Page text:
They will not finalize your job, but they will give you a good start and will bring you nearer to not only realising the ambitions in the chapter of sports integrity, but to embrace as much of the Kazan Action Plan as you desire.
The first step is to live up to the commitment you already undertook in the new UNESCO Charter:
Engage all relevant stakeholders in shaping a national strategy for sport, including the integrity issues. Think creatively. Don’t limit the conversation to the National Olympic Committee – after all, the Olympic families at the national and international level were for many years in a state of denial regarding these challenges, and many still are.
Invite athletes, coaches, youth groups, volunteers, local authorities, urban planners, health organisations, private gyms, educators, referees and many other stakeholders to nation-wide consultation on which priorities your country should have for sport, play and physical activity.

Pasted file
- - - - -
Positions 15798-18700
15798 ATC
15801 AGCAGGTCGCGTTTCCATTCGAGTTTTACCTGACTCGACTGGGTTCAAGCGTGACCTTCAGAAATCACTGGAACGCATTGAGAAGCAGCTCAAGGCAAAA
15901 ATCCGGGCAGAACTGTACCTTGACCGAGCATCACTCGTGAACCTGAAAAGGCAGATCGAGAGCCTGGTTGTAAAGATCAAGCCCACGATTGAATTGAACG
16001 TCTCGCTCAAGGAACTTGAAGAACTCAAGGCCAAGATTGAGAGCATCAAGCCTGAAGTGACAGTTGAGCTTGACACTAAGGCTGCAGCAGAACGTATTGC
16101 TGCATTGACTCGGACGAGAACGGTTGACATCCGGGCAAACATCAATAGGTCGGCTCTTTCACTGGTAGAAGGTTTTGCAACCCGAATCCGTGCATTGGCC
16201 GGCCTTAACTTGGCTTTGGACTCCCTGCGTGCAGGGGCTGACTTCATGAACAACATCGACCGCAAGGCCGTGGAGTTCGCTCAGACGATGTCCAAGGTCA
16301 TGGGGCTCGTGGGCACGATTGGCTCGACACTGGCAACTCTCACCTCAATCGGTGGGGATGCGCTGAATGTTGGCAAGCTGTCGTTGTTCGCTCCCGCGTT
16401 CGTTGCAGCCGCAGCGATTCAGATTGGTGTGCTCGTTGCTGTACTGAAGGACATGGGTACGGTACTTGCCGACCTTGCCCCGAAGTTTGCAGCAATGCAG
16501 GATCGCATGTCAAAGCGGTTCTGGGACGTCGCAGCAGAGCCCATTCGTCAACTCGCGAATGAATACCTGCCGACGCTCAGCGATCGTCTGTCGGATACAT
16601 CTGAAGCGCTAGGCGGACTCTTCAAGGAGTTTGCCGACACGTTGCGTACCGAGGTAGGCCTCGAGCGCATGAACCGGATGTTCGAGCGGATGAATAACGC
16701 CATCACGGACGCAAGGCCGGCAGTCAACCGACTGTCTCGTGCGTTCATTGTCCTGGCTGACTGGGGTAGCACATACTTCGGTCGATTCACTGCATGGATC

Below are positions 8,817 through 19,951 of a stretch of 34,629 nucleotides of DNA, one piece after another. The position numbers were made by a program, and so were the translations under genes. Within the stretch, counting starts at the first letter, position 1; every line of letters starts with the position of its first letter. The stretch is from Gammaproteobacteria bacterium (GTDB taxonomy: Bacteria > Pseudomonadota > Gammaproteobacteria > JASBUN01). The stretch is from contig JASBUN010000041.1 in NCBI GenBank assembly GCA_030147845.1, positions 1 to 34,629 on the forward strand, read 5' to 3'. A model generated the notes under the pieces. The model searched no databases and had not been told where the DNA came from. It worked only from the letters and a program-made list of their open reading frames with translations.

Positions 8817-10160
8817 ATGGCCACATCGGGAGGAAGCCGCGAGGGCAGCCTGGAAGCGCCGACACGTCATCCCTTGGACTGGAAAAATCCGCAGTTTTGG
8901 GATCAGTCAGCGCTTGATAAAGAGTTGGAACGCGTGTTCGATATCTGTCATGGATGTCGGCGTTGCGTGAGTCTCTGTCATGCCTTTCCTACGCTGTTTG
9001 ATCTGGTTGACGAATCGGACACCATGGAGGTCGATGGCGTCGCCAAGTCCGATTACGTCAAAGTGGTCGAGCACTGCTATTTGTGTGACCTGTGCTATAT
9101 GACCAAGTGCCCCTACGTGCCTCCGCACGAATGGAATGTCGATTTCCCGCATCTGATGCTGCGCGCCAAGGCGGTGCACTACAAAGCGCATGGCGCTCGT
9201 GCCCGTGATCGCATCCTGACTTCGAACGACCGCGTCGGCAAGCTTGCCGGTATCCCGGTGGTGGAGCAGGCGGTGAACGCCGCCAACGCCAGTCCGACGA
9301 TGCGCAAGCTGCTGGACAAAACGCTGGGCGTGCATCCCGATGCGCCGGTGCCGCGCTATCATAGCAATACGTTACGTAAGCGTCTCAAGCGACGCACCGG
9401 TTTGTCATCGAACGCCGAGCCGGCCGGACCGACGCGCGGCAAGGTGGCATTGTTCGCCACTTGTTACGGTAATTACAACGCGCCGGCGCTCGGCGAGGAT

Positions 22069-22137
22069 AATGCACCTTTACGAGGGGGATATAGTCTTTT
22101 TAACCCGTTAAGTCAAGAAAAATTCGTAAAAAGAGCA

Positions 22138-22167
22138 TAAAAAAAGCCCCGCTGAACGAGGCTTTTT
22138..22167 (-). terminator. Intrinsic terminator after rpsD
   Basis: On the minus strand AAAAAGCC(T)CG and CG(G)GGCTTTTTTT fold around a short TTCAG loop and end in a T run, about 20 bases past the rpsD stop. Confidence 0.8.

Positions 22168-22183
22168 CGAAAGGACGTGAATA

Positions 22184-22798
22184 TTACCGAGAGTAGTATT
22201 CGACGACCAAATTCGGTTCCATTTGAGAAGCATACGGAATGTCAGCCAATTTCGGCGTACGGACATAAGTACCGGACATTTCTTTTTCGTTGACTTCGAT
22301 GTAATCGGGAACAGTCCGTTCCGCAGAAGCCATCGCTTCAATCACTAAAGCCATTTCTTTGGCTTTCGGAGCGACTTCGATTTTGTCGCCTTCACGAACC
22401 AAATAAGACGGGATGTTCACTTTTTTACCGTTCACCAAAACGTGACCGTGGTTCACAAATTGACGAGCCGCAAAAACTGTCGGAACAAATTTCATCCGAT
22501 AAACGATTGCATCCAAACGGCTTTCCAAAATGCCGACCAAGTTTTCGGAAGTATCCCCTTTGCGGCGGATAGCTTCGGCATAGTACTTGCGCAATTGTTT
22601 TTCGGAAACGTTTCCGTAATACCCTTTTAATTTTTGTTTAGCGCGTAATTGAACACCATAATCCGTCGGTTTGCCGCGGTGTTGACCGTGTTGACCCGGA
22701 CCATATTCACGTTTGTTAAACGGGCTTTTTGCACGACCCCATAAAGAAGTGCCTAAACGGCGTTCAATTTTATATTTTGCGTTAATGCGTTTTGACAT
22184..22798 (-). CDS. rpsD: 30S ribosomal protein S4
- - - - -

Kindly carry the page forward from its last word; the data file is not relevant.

People with field experience have a surprising knowledge about how public resources are best spent, and how they themselves can best contribute to solving the challenges. Few areas have the same abundance of volunteer workers as sport. They represent an enthusiasm, a commitment and a creativity you cannot afford to waste – and they will deliver advice, solutions and cooperation, also in the integrity field, if they are given attention, room and respect.
The second logical step is to re-distribute the public grants that most governments shower generously over sport, so they reflect the outcomes of the stakeholder debate and the strategy you decide to follow.
In that context, don’t forget that in the new charter you wrote that public authorities – quote – “have a right and duty to audit and control the proper use of the resources they have granted on behalf of society.” Unquote.